I am safe...?

I counted. Jeany and I have been friends for eight years now.

I wouldn't call it a trans-Atlantic friendship. She lives in New York, sure, but I don't live in London. I don't even live in Lisbon. I live in Manila, which is not even on the side of the Philippines that's near the Pacific Ocean. I just think of our friendship as one that spans half the world in either direction.

Throughout those eight years, maybe nine, Jeany and I have talked about whether we'll ever see each other in person. Most of the time it involves her chiding me. "Go to New York!" she'd usually say. "I'll bring you to gigs."

My answer is always the same. "Two things," I'd go. "One, I'll need money. Two, I'll need a visa."

"You need a visa?" she'd reply.

Truly, when you live with an American passport, you don't realize that not everybody gets to travel so freely.

I've only had two visas in my life. The first one was a Taiwanese visa, for my first trip to Taipei. The second one is a Korean visa, for my trip there over a year ago. It's not really much of a bother if you have the requirements, but you'll never know when embassy officials suspect you of being a guy who'll fly on a tourist visa and stay indefinitely. Apparently, we have a tendency to do that.

If money was no problem, honestly, I would have flown to New York. I've always wanted to go there. However, I may have all the money in the world, but my visa application can still be denied. Well, surely there's a better chance that I won't be denied if I'm super rich, but you know what I mean. (Also, I am saying you all are fucking lucky.)

Jeany and I almost met, though. She's Korean, and she did sketch out plans to meet me in Seoul when I went there. Somehow that did not pan out, so on chat windows we remain.

"Why don't you come to Manila?" I once asked her.

A few days later she got back to me. Friends have told her that she should not go to Manila, because it's not safe here.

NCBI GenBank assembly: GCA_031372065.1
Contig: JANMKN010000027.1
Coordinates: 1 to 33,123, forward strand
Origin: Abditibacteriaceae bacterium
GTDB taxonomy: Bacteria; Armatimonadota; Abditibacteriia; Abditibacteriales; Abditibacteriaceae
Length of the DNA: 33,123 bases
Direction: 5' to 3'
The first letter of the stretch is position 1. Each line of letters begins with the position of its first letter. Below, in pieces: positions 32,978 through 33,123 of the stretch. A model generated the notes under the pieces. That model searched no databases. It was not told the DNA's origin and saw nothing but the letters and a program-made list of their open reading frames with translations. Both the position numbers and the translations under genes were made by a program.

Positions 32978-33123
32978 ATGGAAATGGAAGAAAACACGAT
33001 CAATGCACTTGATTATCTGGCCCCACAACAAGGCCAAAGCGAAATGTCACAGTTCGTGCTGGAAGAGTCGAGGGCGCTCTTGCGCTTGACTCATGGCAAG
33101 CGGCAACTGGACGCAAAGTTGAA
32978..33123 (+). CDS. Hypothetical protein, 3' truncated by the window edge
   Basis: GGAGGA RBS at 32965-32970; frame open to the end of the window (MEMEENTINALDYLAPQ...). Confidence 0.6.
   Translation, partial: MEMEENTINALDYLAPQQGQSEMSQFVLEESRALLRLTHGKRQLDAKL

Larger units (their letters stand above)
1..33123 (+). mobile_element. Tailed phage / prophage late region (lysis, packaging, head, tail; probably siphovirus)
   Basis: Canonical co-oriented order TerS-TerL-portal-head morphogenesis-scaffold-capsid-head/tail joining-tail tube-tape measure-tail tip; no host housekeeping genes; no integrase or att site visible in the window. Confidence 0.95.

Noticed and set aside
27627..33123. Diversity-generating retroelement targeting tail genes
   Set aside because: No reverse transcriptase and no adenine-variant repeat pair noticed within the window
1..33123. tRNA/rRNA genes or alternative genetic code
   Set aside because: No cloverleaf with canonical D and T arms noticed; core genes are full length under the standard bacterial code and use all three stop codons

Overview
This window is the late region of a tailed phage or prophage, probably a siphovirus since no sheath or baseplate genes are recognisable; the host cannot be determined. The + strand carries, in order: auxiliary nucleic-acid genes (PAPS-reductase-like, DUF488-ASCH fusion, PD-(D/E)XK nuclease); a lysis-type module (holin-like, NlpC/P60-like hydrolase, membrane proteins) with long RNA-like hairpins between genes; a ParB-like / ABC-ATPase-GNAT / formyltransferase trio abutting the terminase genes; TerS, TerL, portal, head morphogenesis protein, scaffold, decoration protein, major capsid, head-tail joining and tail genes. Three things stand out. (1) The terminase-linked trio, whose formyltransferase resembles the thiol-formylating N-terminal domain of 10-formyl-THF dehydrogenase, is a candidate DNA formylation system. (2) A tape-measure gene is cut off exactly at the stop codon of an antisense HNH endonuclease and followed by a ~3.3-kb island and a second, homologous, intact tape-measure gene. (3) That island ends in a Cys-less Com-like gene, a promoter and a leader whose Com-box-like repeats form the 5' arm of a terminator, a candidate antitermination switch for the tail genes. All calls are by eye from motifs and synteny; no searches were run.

"Well," I concede, "it's a charge that's hard to deny."

"How about we meet in Hong Kong or Singapore?" she asks.

"Again," I answer, "money."

That conversation happened a few more times. I would tell her about what there is to do here - there is little in Manila, unless you just want to eat stuff, but venture far enough and you might find something worth doing. But then she's a city girl, and she'll probably ask me to bring her at gigs. I imagined this scenario many times, and concluded that it would be awkward for me too, because I don't go to gigs myself. At least I'll have company - that's the whole "it's all a closed community" assumption partly sorted. It doesn't sort out the terrible urban planning that partially caused that closed-door nature in the first place. I will most definitely need a car. I will most definitely need parking. I have neither.

I remembered all this after our tourism secretary, Wanda Teo, begged the media to tone down its reporting on the campaign against illegal drugs, saying that it is harming tourist arrivals.

Well, I thought, foreigners always thought the Philippines is not safe. It's the reason why, for eight years, my friendship with Jeany remains constrained to chat windows.

And if this government thinks things are better just by the virtue of them assuming power (and them doing some things that they think are making us feel safe) - if this government thinks constantly shouting "we're safe!" will make people flock here in a heartbeat - well, they're delusional.

Granted, it's a complicated thing. Some will always wonder what they'll do here that they can't do in much more appealing places like, say, Malaysia or Thailand. Some will wonder if they can do anything at all, considering the Philippines can be a clusterfuck unless it tries hard to impress. But, let's face it, there is a long, long way to go. Nothing has changed yet. Nobody is against you but you alone.

Zaty and I have been friends for roughly three years. For the past few months we have been exchanging emails. She was planning to go to the Philippines with her boyfriend, part of a weeks-long jaunt across the region. ("Again," I told Jeany, "money.") I did my best to tell her what can be done here, but mostly referred her to the usual tourist spots (except Boracay - I think I told her to avoid it). For the past few months we have been exchanging emails without Shalla knowing - we went to Malaysia and all, and the only hint we gave is that she was considering going, when all along we both knew it was a matter of when, not if.

That when is in a couple of weeks. She's here in Manila for a night, and then she'll fly to Cebu. I hope she gets something done. It's Holy Week, after all.

Maybe she'll be safe. It's Holy Week, after all. "People are in a pious mood," I emailed her once. And then I clarified that it's all outward appearances. Do not piss the guy up there off, or something.

And your responses...

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